Area Forecast Discussion
Issued by NWS Wilmington, NC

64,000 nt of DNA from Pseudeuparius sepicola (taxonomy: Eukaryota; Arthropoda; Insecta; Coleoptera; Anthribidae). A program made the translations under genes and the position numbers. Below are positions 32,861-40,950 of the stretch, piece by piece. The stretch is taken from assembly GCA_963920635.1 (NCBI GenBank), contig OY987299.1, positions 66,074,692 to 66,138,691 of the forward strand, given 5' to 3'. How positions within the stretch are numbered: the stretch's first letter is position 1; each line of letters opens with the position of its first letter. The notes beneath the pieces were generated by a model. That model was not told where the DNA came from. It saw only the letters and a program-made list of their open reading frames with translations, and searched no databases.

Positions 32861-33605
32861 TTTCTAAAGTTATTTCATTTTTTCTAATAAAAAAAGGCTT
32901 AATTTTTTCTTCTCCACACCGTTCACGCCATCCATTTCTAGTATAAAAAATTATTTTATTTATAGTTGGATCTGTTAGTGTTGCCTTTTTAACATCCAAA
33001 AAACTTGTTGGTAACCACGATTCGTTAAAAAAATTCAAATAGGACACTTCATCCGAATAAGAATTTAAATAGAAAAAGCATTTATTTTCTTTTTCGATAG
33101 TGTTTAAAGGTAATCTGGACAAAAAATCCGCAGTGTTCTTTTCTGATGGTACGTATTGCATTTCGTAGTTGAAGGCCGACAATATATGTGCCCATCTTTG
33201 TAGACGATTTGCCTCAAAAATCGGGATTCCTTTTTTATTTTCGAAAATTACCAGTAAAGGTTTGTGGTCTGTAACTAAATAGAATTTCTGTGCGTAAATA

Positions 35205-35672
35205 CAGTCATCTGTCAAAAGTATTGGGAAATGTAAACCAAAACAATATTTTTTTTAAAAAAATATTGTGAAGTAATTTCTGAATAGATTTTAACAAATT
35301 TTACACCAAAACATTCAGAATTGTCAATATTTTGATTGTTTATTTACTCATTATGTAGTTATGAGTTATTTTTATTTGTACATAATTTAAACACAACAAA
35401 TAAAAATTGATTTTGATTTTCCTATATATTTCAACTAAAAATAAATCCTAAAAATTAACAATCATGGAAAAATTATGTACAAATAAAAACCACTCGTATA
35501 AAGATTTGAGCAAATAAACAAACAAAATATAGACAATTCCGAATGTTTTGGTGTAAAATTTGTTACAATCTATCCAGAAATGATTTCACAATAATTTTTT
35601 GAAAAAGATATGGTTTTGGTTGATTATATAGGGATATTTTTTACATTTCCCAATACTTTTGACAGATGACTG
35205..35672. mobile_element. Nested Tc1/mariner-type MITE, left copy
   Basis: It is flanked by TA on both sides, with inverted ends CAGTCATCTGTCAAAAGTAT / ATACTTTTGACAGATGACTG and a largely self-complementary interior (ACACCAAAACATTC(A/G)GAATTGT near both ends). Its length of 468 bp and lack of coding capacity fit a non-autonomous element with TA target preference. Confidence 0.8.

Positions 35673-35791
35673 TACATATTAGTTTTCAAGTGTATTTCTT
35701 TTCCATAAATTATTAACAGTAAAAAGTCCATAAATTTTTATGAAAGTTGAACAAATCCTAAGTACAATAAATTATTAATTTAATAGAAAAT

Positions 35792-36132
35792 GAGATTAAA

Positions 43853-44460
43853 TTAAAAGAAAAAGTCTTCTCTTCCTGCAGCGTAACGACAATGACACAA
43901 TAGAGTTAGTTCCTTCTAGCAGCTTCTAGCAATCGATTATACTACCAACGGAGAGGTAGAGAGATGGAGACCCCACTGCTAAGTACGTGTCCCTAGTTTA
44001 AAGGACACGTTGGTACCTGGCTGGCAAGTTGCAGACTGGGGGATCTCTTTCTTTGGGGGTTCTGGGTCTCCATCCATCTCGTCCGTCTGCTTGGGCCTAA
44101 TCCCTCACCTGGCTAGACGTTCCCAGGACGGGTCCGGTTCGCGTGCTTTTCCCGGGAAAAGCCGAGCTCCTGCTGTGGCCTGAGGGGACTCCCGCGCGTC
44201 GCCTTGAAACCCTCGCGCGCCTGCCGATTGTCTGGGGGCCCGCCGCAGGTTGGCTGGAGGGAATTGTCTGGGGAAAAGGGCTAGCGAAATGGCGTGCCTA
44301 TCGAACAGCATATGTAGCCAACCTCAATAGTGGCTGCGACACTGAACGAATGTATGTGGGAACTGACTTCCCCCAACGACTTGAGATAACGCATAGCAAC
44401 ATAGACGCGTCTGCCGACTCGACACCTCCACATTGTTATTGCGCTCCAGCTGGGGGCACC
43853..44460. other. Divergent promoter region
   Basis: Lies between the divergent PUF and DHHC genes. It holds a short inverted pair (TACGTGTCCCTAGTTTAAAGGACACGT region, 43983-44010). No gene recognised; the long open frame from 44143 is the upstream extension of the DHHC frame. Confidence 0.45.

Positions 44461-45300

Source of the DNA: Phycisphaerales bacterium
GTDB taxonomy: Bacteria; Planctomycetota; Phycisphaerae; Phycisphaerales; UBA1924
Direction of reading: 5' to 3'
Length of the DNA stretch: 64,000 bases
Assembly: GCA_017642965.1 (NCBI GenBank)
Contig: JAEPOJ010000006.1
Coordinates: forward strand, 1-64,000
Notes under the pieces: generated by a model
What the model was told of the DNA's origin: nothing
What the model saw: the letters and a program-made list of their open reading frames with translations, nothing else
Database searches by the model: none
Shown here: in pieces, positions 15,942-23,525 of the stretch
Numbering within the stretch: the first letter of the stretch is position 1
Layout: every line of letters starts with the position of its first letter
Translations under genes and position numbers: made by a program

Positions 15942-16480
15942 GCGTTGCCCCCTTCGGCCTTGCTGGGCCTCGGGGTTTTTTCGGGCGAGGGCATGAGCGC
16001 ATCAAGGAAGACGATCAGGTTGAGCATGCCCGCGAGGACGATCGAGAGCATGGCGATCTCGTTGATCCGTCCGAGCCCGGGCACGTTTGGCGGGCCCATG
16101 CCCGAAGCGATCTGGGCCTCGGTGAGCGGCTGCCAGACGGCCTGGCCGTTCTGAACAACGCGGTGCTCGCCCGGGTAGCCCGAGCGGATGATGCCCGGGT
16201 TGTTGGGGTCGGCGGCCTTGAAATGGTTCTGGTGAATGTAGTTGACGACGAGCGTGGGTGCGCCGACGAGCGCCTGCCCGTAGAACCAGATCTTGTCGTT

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758 FXUS62 KILM 041735 AFDILM Area Forecast Discussion National Weather Service Wilmington NC 1235 PM EST Sun Dec 4 2016 .SYNOPSIS... High pressure will move off the coast tonight, allowing a coastal trough to approach the Carolina coast. A more significant low pressure system will move across late Monday and Tuesday accompanied by periods of heavy rain. Two to three inches of rainfall is forecast through Tuesday. Seasonable weather will follow for Wednesday and Thursday before an Arctic front brings very cold temperatures Friday into the weekend. && .NEAR TERM /THROUGH TONIGHT/... As of 1215 PM Sunday...No additional changes are needed to the forecast at this time. Discussion from 930 AM follows... Surface high pressure over the central Appalachians will move off the coast tonight. A deep closed low over northern Mexico continues to direct a dense stream of Pacific moisture across the Carolinas in the upper levels, while mid-level moisture is being advected overhead from the Gulf of Mexico. This has led to patchy light rain with rainfall amounts so far reaching .01" in Florence, .01" in Darlington, and a whopping .03" at our Hartsville volunteer "coop" station. What`s expected to bring us quite a bit more rain is a coastal trough currently developing along the North Florida/Georgia coast. This feature will move northward this afternoon and tonight, spreading much deeper isentropic lift and Atlantic moisture northward. While rainfall should remain light and spotty through early afternoon, look for an explosion in the coverage and intensity of rainfall inland later this afternoon, then along the coast tonight. PoPs have been slashed back to 0-20 percent now through about 1-2 PM, then ramped up to 50-100% at 5 PM as a nearly solid shield of rain should have developed west of I-95 by then. High temperatures have been adjusted downward a degree or two from north of line from Lake City, Marion, Whiteville and Wilmington, with only upper 40s expected across this area. Lower to mid 50s are expected along the coast south of Cape Fear with highs possibly reaching the upper 50s around Georgetown as the coastal trough begins to approach around sunset. This could be the coolest daytime highs we`ve seen since March 20th in Wilmington, February 27th in Florence, and February 15th in Lumberton! && .SHORT TERM /MONDAY THROUGH MONDAY NIGHT/... As of 300 AM Sunday...Rain should be temporarily tapering off from W to E, in both coverage and intensity on Monday. A frontal boundary will be draped to our S Monday and extend up the Carolina coast across the coastal waters. A wave of low pressure will be positioned on this front. The low is expected to be along the Carolina coast in the morning, lifting away from the area and shoving the front further S and E during the day. As this occurs, upward vertical motion will greatly diminish as will the depth and magnitude of moisture. We do not think the warm sector will bleed onto land Monday morning, thus any thunderstorms will be kept offshore. The main area of low pressure along the western Gulf Coast Monday will lift NE across the mid south Monday night and up the Ohio Valley Tuesday. This low pressure will actually fill/weaken late Tuesday and Tuesday night as the upper support wanes and energy is transfered to developing low pressure along the coast of North Carolina and Virginia. The primary low early Wednesday morning will be off the Del-Mar-Va. The front to our S is expected to advance N as a warm front Monday night and Tuesday as a 50 to 60 kt low level jet impinges on the area. Moisture depth increases dramatically and precipitable water values climb to near 2 inches. Strong isentropic upglide will increase rainfall rates and we expect periods of heavy rain late Monday night into Tuesday. Also, we have added mention of thunderstorms for portions of the area, especially near the coast and southern portions of the forecast area where instability increases with the arrival of the warm sector. Current timing would suggest the first half of Tuesday will be wetter than the second half. The risk for rain will end by/during Tuesday night as low pressure and its associated frontal system moves away from the area, allowing drier air in make inroads. Storm total rainfall is expected to be in the 2 to 3 inch range. A good soaking and given the time of year, we should expect low-lying areas to experience ponding despite several weeks of mainly dry weather. && .LONG TERM /TUESDAY THROUGH SATURDAY/... As of 300 AM Sunday...Big story this period will be a true Arctic front progged to cross the Carolinas during Thursday. Ahead of this feature, dry and seasonable weather is expected as a diffuse pressure gradient sets up behind Tuesday`s cold front. Highs Wed/Thu will be in the 60s, but these will crash down with the arctic front late Thursday. 850mb temps are forecast to fall as low as -10C across this area by Friday morning, indicative of the coldest air mass we have seen since last winter. Moist advection ahead of this front is weak, but a few showers cannot be ruled out late Thursday along the front. These will all be of the liquid variety however, no snow showers this time around despite soundings forecasting dendritic saturation, as any snowflakes will sublimate into the very dry air below 700mb. Highs behind this front will drop to 15 degrees below climo Fri/Sat with lows in the 20s by Saturday morning. && .AVIATION /18Z SUNDAY THROUGH FRIDAY/... As of 18Z...Confidence aviation conditions will deteriorate through the period as a storm system impinges upon the eastern Carolinas. At present we have VFR conditions with some patchy light rain being reported from ceilings up around 9 kft. Ceilings will lower all sites through the remainder of this afternoon and into the evening hours, lowering below 1 kft from west to east between sunset and midnight. Visibilities will lower in rain and fog, decreasing to around 2 miles during periods of heavier rain overnight. Low confidence in cigs rising above IFR criteria near the end of the TAF valid period for our inland sites. Coastal sites will likely remain socked in through then. Extended Outlook...Periods of IFR likely through Tuesday night due to rainfall and low cigs/reduced visibilities. MVFR/VFR developing on Wednesday and extending into Thursday. && .MARINE... NEAR TERM /THROUGH TONIGHT/... As of 1230 PM Sunday...High pressure centered across the central Appalachians this morning will move off the Mid-Atlantic coast tonight. Southerly winds developing behind this feature won`t initially make it into our area as a coastal trough currently developing along the North Florida/Georgia coast will maintain a northeasterly wind through this evening. Eventually this trough should move onshore, allowing winds to shift to the south. There is still some potential a blast of southerly winds, currently expected to remain offshore, could affect at least a portion of our coastal waters with 25 knot winds and resulting 6+ foot seas. We`ll continue to monitor the latest trend in observations and in computer models to determine whether a small craft advisory is needed for tonight. SHORT TERM /MONDAY THROUGH TUESDAY NIGHT/... As of 400 AM Sunday...A complex storm system will bring poor marine conditions along with changeable wind directions. One area of low pressure will be departing to the NE during Monday, taking a front further offshore. Then another area of low pressure will move from the Gulf Coast through the mid south and up the Ohio Valley. This low will transfer its energy to developing low pressure off the North Carolina and Virginia coast late Tuesday and Tuesday night. SW winds Monday morning should veer back to the N and NE Monday afternoon and night. Winds should then veer to E and SE overnight Monday and S and SW Tuesday as a warm front reaches the area. As the low lifts away from the area and the front moves offshore, the wind direction will veer to W and then NW Tuesday night. The strongest winds this period should be late Monday night and on Tuesday although winds Monday morning will be nearly equivalent. Seas will be as high as 5 to 6 ft Monday morning and then again later Tuesday into Tuesday night. Small Craft Advisory conditions will be possible Monday morning and then again Tuesday into Tuesday night. Mariners should expect widespread rain and some thunderstorms. The highest risk for thunderstorms will be late Monday night and during Tuesday. LONG TERM /WEDNESDAY THROUGH THURSDAY/... As of 300 AM Sunday...Cold front offshore Wednesday morning will leave winds of 10-15 kts from the NW across the waters. These winds will gradually ease through Wednesday as the gradient relaxes, and begin to back to the west into Thursday morning ahead of an arctic front. Seas Wednesday of 3-5 ft very early will fall to 2-3 ft through the day. A very strong arctic front will then cross the waters on Thursday, causing winds to veer again to the NW and increase to 15-25 kts late, pushing seas back to 2-4 ft, lowest near- shore. Attm forecast conditions are just below any cautionary thresholds, but a SCEC or SCA may be needed late Thursday if winds increase a bit more than current forecasts suggest. && .ILM WATCHES/WARNINGS/ADVISORIES... SC...None. NC...None. MARINE...None. && $$ SYNOPSIS...JDW NEAR TERM...TRA SHORT TERM...RJD LONG TERM...JDW AVIATION...REK